Christians, according to the Word of God and the history of the church, are identified by their belief in the Apostolic gospel (Mark 1:14–15; Rom. 1:16; Gal. 1:8–9). But if we must believe the gospel, we must understand the gospel. To understand the gospel, it helps to have a summary of the gospel, for while every word of Scripture is God-breathed and important (2 Tim. 3:16–17), God’s Word gives us more than just the gospel. Questions and answers 22–23 of the Heidelberg Catechism assert that the gospel is summarized in the Apostles’ Creed, a Trinitarian confession grounded in the teaching of Jesus (Matt. 28:18–20; Luke 10:21–22; John 10:30).
How can the Heidelberg Catechism say that the gospel is summarized in the Apostles’ Creed? The creed does not explicitly mention the doctrine of justification by faith alone or the imputation of Christ’s righteousness, and both teachings are essential to the gospel (Rom. 3:21–26; 2 Cor. 5:17). However, before we question its adequacy as a gospel summary, we need to give the Apostles’ Creed a second glance. The early church did not debate imputation, so we cannot expect an extensive description of imputation in this creed. Instead, the early Christians spent most of their time and effort defending the nature of God against heretics who denied Christ’s deity and the personhood of the Holy Spirit, among other things.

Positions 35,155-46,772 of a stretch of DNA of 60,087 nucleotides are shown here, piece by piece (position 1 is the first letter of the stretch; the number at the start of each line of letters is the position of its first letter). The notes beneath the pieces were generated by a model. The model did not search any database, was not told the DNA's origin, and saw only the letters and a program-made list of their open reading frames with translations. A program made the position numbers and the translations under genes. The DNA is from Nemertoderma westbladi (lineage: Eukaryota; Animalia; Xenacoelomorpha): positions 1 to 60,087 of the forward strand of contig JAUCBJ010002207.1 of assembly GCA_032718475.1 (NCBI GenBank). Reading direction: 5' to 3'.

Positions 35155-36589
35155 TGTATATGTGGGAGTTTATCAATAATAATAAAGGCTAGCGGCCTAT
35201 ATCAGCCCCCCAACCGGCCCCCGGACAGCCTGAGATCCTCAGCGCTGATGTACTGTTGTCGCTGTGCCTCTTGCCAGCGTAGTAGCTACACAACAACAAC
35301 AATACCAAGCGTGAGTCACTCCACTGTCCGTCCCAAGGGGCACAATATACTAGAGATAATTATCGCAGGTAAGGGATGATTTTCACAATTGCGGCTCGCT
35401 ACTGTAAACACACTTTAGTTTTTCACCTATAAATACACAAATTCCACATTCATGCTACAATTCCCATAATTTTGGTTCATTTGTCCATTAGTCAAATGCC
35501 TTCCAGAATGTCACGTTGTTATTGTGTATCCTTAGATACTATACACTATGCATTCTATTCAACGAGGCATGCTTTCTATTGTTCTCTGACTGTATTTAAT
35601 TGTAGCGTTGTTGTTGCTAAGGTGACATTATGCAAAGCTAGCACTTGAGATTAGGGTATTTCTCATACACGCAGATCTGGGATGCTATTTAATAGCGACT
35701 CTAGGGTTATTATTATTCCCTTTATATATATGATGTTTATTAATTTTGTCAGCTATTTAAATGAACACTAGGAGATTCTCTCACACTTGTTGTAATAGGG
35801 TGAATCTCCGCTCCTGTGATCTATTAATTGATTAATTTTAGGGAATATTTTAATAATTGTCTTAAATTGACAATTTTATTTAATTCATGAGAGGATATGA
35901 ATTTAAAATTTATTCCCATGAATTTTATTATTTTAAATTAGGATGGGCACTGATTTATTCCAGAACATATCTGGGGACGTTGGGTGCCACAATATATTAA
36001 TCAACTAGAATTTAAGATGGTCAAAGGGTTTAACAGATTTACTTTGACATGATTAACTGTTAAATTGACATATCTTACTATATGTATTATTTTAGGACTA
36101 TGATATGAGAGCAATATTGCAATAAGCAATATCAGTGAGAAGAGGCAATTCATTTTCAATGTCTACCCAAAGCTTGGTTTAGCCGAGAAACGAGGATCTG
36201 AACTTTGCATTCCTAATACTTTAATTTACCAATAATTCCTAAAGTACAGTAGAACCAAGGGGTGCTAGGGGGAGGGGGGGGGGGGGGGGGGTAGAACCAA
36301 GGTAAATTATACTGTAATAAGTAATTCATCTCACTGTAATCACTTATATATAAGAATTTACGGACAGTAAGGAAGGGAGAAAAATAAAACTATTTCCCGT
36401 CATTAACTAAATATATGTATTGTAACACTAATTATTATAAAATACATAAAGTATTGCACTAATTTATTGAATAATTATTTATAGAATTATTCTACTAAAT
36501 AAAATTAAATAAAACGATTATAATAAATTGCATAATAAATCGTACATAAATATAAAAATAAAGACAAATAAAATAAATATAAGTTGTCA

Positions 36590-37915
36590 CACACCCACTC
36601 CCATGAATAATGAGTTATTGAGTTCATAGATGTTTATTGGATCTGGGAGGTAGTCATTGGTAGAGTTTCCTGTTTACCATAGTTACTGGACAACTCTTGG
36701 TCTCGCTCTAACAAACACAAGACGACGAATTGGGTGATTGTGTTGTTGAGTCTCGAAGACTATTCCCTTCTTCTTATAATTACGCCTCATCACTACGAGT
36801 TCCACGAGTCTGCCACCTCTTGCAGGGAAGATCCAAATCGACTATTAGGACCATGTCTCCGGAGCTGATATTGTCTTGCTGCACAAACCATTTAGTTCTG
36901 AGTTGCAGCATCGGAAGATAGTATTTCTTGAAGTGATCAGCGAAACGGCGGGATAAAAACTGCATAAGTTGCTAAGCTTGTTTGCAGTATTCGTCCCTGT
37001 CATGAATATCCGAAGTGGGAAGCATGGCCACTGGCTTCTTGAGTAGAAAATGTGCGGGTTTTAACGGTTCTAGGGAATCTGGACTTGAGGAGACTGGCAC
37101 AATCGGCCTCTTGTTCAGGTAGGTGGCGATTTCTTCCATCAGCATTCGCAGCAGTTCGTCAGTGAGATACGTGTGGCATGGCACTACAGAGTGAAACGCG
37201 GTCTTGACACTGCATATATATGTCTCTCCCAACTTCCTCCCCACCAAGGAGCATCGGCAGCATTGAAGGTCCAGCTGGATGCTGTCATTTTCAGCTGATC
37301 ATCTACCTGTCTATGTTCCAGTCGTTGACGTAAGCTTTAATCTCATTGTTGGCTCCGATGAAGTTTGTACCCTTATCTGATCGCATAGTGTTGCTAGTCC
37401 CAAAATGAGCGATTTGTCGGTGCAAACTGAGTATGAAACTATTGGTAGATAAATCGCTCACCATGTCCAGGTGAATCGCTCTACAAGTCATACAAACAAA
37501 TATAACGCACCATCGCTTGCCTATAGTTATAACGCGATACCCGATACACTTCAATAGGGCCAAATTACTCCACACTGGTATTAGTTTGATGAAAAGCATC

The absence of an explicit discussion of the merit of Christ and its imputation in the Apostles’ Creed does not entail a total absence, for such concepts are assumed throughout the creed. What is the gospel besides the good news of what the triune God has done for sinners to glorify Himself? That is what the Apostles’ Creed is all about. There is nothing explicit in the Apostles’ Creed about imputation because medieval Roman Catholic traditions that forced the Protestant Reformers to define formally the exchange of our sin for Jesus’ righteousness did not exist at the time the Apostles’ Creed was formed.
The Apostles’ Creed is a fine summary of the biblical gospel. It tells us that our Father, of His own initiative, sent His Son to live, die, and be resurrected for His people. It is about God’s work on our behalf, not what we do to earn a right standing before Him. To believe rightly what the creed teaches is to believe the gospel.
The portion of the medieval church that evolved into modern Roman Catholicism is actually the church that departed from the Apostles’ Creed. The Protestant Reformers who sought to uphold the ancient faith in the controversy over justification did not depart from it. When we confess this creed, let us be conscious that it does more than just describe the nature of God — it also tells us what God alone has done for us, which is the essence of the gospel.